Tuesday 26 September 2017

Orlando, Virginia Woolf, on foot the velvet odyssey, Judy Kravis

Orlando led me, by who knows what mycelium, to the first novel I wrote, circa 1978: on foot the velvet odyssey. The only copy I could find was a carbon copy sent to a friend who politely returned it. The blurred print is appropriate to the remoteness of the writer—me—a few years out of England with an English topography and an English idiom, her hesitations and her festivities, a lively step, several removes and a lot of inward turns. This is a distinct reading experience, a novel suspension of disbelief: is/was this one of my beings, aka me, who willed her words thus? If not, who?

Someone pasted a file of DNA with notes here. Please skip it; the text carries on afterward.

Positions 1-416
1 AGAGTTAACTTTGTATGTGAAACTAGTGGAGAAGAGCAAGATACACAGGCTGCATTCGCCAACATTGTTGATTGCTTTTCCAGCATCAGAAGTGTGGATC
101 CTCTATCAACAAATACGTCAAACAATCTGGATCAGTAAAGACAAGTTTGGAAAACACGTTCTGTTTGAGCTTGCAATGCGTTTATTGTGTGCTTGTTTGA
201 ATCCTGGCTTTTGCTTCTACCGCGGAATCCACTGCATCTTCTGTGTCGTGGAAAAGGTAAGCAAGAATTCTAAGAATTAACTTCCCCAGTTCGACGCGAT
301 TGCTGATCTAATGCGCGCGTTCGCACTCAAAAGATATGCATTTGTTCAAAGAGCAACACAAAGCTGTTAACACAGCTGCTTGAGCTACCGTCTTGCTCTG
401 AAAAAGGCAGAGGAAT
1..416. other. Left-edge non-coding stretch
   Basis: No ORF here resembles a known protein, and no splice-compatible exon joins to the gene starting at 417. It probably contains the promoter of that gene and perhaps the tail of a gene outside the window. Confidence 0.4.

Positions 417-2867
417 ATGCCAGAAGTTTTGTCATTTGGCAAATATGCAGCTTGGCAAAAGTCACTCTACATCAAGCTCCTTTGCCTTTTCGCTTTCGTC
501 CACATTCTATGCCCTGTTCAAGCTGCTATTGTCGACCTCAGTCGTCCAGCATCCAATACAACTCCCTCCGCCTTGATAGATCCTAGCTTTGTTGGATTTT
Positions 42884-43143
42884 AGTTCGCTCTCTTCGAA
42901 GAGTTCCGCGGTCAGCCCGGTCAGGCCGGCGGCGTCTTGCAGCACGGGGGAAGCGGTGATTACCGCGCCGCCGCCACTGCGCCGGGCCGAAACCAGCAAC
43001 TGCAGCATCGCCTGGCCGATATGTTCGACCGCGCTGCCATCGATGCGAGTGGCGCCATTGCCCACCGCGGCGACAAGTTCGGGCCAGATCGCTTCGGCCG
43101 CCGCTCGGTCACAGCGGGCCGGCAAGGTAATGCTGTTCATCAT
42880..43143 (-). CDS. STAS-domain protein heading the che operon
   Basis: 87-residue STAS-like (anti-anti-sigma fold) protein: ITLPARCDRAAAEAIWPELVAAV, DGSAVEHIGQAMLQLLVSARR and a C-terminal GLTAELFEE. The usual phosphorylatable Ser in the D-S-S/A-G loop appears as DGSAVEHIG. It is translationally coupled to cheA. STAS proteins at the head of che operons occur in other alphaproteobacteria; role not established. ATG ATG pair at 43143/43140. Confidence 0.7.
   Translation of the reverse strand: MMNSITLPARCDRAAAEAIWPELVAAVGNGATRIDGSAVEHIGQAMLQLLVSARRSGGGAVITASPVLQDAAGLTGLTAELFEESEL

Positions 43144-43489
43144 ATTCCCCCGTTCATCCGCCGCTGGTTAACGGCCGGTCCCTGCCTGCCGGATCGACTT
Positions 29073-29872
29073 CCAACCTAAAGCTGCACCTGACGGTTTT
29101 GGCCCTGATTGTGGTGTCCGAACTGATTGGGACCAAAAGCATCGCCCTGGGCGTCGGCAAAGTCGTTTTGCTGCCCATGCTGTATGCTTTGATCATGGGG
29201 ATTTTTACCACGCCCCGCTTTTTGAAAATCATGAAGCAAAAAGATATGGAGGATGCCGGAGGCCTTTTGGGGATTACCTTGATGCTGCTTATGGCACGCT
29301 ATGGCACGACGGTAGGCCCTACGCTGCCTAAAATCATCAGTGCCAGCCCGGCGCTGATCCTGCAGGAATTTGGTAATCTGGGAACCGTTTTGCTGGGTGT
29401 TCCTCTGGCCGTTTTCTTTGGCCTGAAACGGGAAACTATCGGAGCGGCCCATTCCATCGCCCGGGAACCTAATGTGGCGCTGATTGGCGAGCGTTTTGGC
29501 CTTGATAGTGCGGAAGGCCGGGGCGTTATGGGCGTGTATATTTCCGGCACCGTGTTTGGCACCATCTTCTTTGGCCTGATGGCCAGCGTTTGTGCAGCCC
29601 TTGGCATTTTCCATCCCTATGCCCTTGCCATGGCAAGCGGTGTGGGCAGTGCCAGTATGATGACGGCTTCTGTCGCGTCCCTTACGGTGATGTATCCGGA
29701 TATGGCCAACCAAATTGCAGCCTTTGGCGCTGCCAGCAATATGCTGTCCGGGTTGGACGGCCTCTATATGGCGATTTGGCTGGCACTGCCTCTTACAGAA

I'm a reader amazed. This was how I ran on then. Oh, and I ran. Lush but obscure. Mouvementé. Accidenté. Apologetic. Too many adverbs. A genuine questing and wresting. Volume on the slow increase. Using all my language.  All my characters. Une doctrine en même temps qu'une contrée. A kinetic experience, like driving in a desert.

A carbon copy on thin bank paper, so, in order to read it, you have to detach a page into free air so that the next doesn't show through. Some letters didn't print, not enough pressure on the keys; and you have to travel the xxxx where you changed your mind.

How would this read if it were in focus?

The narrative is already soft: drift and perversity in England in the mid-20th century. A lot of sensing and longing for sleep and the sea, for a spectacle in which you were, briefly, a performer.

A carbon copy on bank paper could be the ideal state.

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